If you are at all worried about drainage in your garden, talk to a landscape consultant who will be able to offer impartial advice. Arbour Landscape Solutions
Soil Acidity and Alkalinity
The ideal pH for lawn soil is 6.5 which is very slightly acidic. But in all honestly, lawn grasses are not all that fussy about acidity and alkalinity. It’s worth testing your soil pH though especially if you are hoping to grow a range of plants in your garden. If it is extremely acidic or very alkaline you may want to add either lime (to reduce acidity) or sulphur (to increase acidity) to improve the balance. Again, this is something you ought to take expert advice on. A landscape consultant or an agronomist will be able to help.
A soil pH metre measures the amount of acidity or alkalinity in the soil. They’re especially useful if you grow a wide range of flowers, fruits and vegetables. Widely available to buy online. This one is clearly not being used on a lawn – this is a very different type of grass – sugar cane.
A nice nutritious lawn soil will get your grass off to a good start. Remember though you will need to top up the nutrient levels on a regular basis. Grasses are hungry plants and as we mow them and take away their leaves we are removing most the nutrients they have absorbed from the soil.
How to improve lawn soil
Lawn soil for New Lawns
If you are creating a new lawn from turf or from seed, you are in the ideal position to make sure your soil is perfect for grass plants. If you are worried about the condition of your garden soil, bring in and incorporate some lawn soil to help make the ideal base for your new lawn.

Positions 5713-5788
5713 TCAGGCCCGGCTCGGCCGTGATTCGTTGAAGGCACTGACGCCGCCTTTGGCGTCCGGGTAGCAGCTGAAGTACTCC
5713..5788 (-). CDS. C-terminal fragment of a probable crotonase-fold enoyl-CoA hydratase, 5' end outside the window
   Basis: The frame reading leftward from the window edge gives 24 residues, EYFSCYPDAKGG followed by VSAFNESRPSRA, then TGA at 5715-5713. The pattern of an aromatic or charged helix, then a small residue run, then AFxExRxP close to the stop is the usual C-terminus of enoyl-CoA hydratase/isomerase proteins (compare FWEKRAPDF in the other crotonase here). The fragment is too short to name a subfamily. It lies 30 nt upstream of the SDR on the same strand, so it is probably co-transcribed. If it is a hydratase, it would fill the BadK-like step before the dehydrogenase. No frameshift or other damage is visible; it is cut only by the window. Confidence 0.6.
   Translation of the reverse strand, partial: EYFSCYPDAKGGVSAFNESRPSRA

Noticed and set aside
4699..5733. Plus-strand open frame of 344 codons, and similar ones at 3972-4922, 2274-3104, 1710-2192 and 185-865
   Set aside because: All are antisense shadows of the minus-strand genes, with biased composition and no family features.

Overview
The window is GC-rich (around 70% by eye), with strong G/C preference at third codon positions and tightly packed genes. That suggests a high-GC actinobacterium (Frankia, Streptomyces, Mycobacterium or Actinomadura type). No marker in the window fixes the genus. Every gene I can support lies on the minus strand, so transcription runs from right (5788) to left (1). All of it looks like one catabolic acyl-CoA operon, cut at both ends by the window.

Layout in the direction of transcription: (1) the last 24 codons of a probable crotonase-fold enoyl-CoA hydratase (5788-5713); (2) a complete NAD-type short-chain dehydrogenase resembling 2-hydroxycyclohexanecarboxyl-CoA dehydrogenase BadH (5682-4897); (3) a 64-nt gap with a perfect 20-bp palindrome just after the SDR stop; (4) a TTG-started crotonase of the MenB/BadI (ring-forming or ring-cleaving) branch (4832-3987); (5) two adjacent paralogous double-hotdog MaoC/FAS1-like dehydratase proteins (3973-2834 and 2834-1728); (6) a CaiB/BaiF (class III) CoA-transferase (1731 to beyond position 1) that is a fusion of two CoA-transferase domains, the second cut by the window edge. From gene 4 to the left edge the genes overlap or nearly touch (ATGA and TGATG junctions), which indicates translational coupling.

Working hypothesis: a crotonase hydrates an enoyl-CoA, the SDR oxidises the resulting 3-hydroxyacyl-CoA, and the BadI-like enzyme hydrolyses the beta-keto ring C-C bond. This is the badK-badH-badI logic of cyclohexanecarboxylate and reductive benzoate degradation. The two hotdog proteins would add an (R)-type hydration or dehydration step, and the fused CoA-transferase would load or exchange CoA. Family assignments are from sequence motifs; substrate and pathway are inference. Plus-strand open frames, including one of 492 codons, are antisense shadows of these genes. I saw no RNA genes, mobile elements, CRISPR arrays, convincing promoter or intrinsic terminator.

Lawn soil beneath Existing lawns
It’s almost impossible to make dramatic changes to the soil beneath an established lawn – at least not without digging up the whole thing.
What you can do though is make gradual improvements to the soil over time. Regularly feeding your lawn will help keep the nutrient levels nice and high. Improve air flow and drainage by aerating 2-3 times a year, and if your soil is really sandy or heavy clay, you can top dress after hollow tine aeration – i.e. brush lawn soil into the holes left by the aerator. It’s a traditional lawn maintenance technique that in my opinion deserves more attention.
The price of lawn soil
Good topsoil is hard to come by. There is a mix of different qualities on the market. Some good. Some not so good. If you have a local topsoil supplier it’s well worth paying a visit to their yard and looking at the product before you commit to buy.
If you can’t see the lawn soil before it’s delivered, then make sure you buy from a reputable supplier. Turfonline is first and foremost turf growers – so we know a lot about grass and lawn soil. We supply soil in big bags – cleaner and easier to handle than in bulk and we offer next day delivery.
Soils for wildflower lawns is very different to grass lawn soil – low nutrient.